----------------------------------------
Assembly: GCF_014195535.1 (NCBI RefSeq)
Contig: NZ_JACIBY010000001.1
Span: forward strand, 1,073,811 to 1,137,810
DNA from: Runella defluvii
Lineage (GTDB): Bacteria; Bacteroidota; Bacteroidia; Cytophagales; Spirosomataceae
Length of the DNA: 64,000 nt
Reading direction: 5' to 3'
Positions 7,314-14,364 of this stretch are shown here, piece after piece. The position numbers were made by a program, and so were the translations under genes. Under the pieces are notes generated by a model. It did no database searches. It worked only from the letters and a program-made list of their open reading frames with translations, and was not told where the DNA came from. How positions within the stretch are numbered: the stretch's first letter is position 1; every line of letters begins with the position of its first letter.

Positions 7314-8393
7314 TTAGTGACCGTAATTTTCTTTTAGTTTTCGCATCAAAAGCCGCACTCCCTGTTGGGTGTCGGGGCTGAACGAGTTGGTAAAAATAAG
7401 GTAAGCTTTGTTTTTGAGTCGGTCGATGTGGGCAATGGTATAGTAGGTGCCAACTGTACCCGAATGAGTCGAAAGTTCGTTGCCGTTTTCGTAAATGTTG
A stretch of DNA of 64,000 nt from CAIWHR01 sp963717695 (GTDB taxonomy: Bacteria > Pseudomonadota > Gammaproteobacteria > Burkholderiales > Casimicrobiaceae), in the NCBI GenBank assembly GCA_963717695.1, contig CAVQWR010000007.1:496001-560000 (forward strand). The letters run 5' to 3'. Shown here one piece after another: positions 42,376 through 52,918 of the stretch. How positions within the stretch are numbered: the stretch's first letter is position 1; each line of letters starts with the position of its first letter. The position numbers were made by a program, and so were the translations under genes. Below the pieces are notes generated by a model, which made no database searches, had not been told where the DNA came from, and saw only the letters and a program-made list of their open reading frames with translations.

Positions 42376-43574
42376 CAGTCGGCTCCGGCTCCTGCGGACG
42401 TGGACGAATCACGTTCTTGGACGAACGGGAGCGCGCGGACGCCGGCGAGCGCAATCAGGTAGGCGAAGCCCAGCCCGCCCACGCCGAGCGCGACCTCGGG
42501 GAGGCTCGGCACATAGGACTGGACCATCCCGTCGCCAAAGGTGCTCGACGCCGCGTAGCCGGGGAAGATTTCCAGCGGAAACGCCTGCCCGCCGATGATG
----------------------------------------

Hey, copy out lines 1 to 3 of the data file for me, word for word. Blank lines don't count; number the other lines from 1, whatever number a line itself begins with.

Assembly: GCF_014195535.1 (NCBI RefSeq)
Contig: NZ_JACIBY010000001.1
Span: forward strand, 1,073,811 to 1,137,810